If you are a lover of test cricket, you should be both enthralled and worried. If you do not particularly care for the longest (and the best) form of the game, read no further.

Despite India’s world class bowling, it did many things wrong in this test match–the Kohli first innings run out, the dropped catches and the carnage with the bat on the third morning. Had we not done just one of these three, arguably we could still have won at Adelaide.

That said, the thing which will be (and should be) most debated is ending the innings at 36. Yes 36. India’s lowest and worse test performance ever. What is worse is that there were no demons on the wicket–this was a third day track. By captain Kohli’s honest admission, his batsman made the bowlers (and conditions) look far more potent than they were.

Kohli, Pujara and Rahane showed grit and determination in the first innings. Till this morning, India were favourites to win. So what happened?

There are far too many arm chair cricket-wallahs in India and I do not need to add to that. Moreover, it is beyond my pay grade to opine on technique and shot selection. Like most Indians, I may (wrongly) believe I am equipped to offer advice on that.

What I intend to analyse are structural issues and show the mirror to some obvious facts. Having followed this game since the 1992 World Cup. Ganguly’s men took the fight back as travellers. This was after a long drought of the frightened 1990s when we surrendered before even boarding the flight. Ganguly was a leader of men and he brought courage and belief. He was helped by the “Fab 4” of Sehwag, Dravid, Tendulkar and Laxman. India primarily won because of its batting exploits.

In terms of fight and steel, Kohli is probably Ganguly on steroids. He wants to win and it is heartening to see priority and emphasis he puts on the white flannels (and not just the coloured clothing). He is ably assisted by the best fast bowling attack India has ever had. Yet still we lose more than we win when it comes to Tests played in SENA nations (South Africa, England, New Zealand and Australia).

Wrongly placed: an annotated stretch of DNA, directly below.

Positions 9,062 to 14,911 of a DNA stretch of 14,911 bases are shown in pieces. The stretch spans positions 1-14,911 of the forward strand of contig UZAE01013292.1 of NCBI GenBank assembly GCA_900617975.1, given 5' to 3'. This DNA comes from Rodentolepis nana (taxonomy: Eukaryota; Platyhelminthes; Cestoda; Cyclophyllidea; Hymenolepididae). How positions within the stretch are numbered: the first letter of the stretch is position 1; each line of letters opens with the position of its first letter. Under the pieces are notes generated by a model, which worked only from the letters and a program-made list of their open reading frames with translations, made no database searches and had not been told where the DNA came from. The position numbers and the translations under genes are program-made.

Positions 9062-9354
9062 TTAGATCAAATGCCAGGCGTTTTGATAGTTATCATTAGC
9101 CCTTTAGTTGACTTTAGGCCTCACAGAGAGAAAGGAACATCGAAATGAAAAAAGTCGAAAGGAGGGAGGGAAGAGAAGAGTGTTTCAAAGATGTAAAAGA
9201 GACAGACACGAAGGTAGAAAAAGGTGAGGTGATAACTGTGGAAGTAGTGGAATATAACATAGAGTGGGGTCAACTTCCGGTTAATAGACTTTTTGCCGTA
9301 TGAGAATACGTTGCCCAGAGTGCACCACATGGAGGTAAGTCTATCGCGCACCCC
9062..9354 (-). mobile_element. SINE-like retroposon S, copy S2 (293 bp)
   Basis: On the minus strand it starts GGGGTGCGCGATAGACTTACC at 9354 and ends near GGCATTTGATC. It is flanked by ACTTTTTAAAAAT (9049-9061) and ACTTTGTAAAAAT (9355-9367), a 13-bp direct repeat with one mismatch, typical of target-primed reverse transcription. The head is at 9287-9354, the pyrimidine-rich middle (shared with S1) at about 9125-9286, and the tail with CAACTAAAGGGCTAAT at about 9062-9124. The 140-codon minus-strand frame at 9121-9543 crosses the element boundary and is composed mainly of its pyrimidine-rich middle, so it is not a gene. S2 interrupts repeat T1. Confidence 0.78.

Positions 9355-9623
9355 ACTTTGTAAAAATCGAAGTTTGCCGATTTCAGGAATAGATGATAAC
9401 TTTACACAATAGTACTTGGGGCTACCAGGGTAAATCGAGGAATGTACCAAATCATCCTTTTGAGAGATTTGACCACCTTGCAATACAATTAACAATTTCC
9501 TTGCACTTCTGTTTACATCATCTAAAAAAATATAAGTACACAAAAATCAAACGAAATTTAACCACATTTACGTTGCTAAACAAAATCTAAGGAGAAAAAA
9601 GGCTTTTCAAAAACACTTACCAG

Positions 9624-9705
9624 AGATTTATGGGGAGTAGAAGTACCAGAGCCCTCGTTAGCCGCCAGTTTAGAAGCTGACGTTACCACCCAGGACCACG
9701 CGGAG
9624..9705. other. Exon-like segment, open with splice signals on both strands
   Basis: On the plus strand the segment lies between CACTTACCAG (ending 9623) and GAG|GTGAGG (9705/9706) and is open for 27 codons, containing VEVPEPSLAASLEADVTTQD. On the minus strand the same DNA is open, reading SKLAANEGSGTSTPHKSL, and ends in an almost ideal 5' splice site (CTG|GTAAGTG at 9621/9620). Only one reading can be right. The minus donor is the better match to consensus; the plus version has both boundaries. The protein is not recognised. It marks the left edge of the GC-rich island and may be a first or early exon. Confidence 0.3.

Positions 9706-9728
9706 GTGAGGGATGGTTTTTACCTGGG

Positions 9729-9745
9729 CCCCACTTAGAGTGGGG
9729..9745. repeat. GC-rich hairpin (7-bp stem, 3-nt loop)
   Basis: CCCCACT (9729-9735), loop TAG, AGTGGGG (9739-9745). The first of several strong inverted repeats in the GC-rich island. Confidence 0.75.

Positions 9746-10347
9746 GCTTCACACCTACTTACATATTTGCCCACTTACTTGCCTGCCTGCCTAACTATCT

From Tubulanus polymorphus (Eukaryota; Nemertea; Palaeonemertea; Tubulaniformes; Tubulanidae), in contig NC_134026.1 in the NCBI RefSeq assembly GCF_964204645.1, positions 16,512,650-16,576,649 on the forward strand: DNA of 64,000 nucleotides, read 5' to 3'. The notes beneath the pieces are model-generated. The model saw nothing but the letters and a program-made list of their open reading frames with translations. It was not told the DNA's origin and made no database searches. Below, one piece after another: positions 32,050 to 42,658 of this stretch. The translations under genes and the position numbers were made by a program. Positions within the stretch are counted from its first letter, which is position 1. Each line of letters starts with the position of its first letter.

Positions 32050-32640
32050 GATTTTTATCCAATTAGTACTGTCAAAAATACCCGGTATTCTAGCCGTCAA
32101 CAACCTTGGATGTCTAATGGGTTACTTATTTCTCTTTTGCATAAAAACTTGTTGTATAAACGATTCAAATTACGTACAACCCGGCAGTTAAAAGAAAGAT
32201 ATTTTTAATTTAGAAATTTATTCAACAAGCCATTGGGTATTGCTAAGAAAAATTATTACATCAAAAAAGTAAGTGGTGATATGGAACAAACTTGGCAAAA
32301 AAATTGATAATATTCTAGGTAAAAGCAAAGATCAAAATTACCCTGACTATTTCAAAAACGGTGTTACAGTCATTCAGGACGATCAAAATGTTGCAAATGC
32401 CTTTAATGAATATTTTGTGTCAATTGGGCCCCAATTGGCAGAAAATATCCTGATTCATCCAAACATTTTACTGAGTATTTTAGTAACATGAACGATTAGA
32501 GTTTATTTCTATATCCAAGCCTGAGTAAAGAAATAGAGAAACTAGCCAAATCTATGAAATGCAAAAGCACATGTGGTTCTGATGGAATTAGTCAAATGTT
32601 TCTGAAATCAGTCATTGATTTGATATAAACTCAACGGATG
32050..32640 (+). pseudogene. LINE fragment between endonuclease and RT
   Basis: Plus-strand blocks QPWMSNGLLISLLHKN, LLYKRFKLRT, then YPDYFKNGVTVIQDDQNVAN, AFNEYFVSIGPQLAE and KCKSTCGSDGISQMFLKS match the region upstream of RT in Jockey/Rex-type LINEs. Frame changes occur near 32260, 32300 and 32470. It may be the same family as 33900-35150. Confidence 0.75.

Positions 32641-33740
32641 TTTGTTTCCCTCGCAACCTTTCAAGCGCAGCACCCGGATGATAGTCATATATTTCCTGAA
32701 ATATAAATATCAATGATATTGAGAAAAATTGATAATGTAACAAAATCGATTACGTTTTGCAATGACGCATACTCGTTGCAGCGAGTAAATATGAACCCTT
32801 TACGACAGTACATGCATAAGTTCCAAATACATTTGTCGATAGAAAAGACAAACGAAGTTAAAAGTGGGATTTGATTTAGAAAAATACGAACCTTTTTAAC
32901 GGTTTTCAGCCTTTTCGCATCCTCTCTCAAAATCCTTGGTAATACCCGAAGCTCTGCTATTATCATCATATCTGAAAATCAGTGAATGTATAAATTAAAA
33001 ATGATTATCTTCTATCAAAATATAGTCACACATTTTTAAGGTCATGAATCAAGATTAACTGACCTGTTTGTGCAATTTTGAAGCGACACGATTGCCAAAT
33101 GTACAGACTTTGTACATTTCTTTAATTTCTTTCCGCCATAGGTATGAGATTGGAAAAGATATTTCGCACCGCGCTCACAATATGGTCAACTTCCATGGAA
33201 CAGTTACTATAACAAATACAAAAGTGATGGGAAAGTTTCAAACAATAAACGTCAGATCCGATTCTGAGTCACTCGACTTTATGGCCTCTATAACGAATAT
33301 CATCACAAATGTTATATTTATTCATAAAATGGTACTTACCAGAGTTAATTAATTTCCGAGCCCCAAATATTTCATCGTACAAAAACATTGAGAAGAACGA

IPL (Elephant) in the room

The future of batting techniques is up for discussion everywhere. It is no surprise that it coincides with the emergence of T20 and IPL cricket.

They are to cricket what the forbidden Apple was to Adam and Eve. IPL in particular is the market forces unleashed. It’s provides riches, glamour and a stage to become overnight sensations. For better or for worse, India is at the epicentre of T20 centre and will remain so for the foreseeable future.

T20 is taking cricket to the US, arguably one of the most lucrative sports markets on the planet. In our lifetimes, T20 is also likely to be in the Olympics.

Capitalism drives society and therefore there is little point debating the ills of IPL even though sometimes the bad outweighs the good. One cannot wish it away and put the genie back in the bottle. So, what does this mean for the future of Test batting particularly in India?

Numbers don’t lie

Consider these facts—over the last three years Indian fast bowlers have taken a staggering 292 test wickets at a mouthwatering average of 21.33. This is a better average than the Australians or the South Africans.

Despite that, of Kohli’s 13 overseas wins as captain, only 4 have come against the SENA nations (South Africa, England, New Zealand and Australia). Other than the historic 2-1 win over Australia in 2018, India’s overseas SENA assignments have resulted in losses. These statistics are less a statement on Kohli the skipper and more on our batsmen.

Even if we look at 36 in isolation, here’s India’s totals in last 3 Tests (2 in New Zealand) when the ball has moved around—165, 191, 242, 124,244,36.

Even the mode of dismissals in India’s second innings at Adelaide will tell you that we succumbed when the ball held its line and moved just a shade outwards. Classic Test match bowling which is to be expected against a quality opposition.

Clearly, India needs to do something about this. Easier said than done in today’s environment.

The problem of interoperability

You can’t be both Beethoven and Led Zeplin at the same time, all at once. Unless one is an outlier such as Kohli, most batsmen struggle to toggle between the longest and the shortest format of the game.

Even the great Steve Smith has not been able to solve the problem of interoperability. K.L. Rahul is a classic case. He is a prodigious talent. He started promisingly in red ball only to taper off and cement himself as a white ball sensation. There is sufficient reason to believe his habits and style of T20 cannibalised his red ball temperament. Rahane is another test batsmen who seems lost—who in his quest to establish himself in white ball is left no man’s land. Once considered India’s best overseas test batsman he averaged 28.5, 25.7, 31 and 22.75 in his last tours of South Africa, England, Australia and New Zealand.